I took the boys out for a chukar training jaunt this morning. Things didn’t work out the way I hoped it would. We were hiking on some pretty steep chukar slopes with the southern slopes bare and the northern slopes covered with 6 to 12 inches of snow. Those white slopes were slick and slow going.
Several times the Alpha buzzed me to dogs on point. Usually they were 150 to 200 yards around the hill and out of sight. As I said the northern slopes were steep and slick and it took me a while to get to the points on the dry slopes. By the time I got around the hill the dogs had broken point and hunting again. I never knew what they were pointing or why they broke point. It’s hard to correct things when you don’t know what happened.
Being a chukar hunter in itself shows I don’t have much smarts. Even with my small brain I figured how to solve this problem. It was too late for this trip but tomorrow we’ll see if it works. If it works it’s simple. Instead of traversing the steep hills from the north side and going over the top to the dry side go the opposite direction. That way as you are fighting the snow you can at least see the opposite dry slope and hopefully the dogs on point. Being able to see the dogs makes it easier to control what happens. Sounds good in theory but we’ll see what happens.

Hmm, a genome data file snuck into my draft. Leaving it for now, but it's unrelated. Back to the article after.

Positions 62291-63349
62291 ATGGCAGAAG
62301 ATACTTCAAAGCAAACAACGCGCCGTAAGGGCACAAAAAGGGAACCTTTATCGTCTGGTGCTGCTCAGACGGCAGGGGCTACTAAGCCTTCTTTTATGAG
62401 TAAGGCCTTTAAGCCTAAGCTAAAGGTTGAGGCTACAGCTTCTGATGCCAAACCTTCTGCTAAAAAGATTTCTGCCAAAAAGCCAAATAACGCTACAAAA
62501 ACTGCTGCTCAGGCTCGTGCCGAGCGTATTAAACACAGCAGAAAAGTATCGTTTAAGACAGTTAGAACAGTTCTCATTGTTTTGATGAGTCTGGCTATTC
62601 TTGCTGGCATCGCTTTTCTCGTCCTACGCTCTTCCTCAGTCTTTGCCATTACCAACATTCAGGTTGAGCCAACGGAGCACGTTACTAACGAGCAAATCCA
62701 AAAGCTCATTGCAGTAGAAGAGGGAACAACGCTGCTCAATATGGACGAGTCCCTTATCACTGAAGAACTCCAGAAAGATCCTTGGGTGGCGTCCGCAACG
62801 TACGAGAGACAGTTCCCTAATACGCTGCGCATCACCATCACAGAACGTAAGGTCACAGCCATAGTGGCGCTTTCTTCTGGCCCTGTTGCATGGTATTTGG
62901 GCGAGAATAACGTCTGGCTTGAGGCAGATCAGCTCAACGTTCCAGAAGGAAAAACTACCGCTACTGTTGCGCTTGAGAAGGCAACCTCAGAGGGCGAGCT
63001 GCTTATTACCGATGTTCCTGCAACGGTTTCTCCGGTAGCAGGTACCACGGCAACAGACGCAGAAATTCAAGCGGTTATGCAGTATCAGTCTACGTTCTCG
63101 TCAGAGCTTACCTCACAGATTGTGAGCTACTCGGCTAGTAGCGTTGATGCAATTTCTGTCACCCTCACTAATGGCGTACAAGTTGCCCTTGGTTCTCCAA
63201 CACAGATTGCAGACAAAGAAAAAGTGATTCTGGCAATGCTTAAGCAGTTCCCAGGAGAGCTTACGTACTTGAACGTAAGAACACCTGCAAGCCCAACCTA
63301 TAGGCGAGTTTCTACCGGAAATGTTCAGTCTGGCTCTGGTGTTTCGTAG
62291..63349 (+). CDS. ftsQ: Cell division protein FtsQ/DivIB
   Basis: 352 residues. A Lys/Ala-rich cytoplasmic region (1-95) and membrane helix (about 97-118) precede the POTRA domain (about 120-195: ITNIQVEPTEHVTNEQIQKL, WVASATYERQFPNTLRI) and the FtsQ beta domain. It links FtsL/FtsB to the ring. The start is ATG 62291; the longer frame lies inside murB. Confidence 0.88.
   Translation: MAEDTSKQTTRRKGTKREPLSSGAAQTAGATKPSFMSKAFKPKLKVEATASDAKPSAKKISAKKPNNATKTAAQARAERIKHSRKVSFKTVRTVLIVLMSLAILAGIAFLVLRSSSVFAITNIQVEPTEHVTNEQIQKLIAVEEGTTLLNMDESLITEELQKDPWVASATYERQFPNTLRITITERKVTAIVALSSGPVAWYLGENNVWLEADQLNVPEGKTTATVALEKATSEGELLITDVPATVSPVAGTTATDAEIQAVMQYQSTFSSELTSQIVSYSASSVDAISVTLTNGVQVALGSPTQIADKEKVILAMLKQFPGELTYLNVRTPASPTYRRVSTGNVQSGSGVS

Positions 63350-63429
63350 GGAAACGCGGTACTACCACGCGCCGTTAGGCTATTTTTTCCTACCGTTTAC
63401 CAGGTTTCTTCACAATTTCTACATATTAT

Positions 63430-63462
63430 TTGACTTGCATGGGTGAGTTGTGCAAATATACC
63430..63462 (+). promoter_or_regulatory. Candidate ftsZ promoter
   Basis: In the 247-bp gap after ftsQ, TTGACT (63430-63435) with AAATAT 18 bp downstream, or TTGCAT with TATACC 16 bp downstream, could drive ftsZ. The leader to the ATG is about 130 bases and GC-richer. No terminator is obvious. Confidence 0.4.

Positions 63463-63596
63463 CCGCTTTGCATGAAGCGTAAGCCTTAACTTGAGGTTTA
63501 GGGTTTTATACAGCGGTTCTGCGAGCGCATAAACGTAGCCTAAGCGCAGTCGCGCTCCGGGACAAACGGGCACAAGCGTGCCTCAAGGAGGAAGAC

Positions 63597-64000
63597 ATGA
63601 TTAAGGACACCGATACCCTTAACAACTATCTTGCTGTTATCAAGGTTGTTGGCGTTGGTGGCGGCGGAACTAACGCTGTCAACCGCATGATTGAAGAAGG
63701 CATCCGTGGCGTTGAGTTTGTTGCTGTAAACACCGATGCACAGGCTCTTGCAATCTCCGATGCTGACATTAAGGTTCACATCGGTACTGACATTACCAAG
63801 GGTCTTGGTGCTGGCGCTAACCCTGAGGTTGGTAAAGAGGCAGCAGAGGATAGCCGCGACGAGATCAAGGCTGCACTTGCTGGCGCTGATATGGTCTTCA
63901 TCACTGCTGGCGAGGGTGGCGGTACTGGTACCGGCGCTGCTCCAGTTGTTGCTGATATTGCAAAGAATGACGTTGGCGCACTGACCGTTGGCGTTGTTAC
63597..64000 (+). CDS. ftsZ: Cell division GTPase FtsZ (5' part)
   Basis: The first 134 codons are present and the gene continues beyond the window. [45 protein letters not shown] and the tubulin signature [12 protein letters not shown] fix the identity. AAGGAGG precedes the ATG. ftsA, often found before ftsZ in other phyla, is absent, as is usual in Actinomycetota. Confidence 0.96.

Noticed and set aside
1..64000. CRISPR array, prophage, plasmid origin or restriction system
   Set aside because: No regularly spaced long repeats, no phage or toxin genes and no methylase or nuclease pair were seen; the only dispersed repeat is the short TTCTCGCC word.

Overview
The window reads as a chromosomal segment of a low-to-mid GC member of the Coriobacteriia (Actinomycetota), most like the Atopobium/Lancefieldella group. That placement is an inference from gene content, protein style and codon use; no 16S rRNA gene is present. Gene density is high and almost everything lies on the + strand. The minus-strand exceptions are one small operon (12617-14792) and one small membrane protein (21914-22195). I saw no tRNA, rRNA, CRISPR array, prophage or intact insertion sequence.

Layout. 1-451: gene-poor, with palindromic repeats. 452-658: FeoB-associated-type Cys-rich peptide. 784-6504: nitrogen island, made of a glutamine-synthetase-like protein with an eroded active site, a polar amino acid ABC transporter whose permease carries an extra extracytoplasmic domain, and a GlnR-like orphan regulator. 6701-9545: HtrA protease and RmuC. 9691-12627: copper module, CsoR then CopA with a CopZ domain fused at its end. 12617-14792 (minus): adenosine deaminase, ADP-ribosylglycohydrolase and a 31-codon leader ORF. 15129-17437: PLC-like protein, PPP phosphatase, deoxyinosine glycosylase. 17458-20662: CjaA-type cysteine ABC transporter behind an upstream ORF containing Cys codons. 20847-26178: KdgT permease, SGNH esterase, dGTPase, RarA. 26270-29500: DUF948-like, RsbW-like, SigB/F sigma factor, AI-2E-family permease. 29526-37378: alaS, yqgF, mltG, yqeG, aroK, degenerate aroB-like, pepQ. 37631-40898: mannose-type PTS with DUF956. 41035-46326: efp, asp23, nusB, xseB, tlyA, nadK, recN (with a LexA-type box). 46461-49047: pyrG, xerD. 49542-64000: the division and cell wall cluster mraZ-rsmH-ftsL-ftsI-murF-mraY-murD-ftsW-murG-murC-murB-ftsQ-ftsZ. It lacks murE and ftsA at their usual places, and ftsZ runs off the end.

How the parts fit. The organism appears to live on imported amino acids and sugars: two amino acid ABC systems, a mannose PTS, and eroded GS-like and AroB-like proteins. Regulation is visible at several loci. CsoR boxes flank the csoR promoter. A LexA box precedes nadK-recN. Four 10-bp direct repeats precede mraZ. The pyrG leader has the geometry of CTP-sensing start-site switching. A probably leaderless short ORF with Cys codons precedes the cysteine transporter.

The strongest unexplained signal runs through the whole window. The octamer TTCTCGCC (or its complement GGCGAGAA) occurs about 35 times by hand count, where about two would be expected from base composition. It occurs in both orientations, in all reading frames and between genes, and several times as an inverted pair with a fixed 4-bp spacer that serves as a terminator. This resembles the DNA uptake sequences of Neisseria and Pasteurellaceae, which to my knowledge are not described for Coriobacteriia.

I did see two covey of chukar today. Both about a dozen birds. The dogs might have been pointing paired birds but I have yet to see a pair. But with this weather they might get stimulated to start pairing more. There is some passion starting to show out there. Take these two.
I was heading in the direction of these foxes and I was amazed at all the tracks from these two foxes.
Back to training, doing so with wild birds isn’t always that easy. You can’t control the situations. Today I needed the boys to hold longer. Anyhow, that’s what I think. It seems the boys might have had a bad day. Hopefully tomorrow it might be different.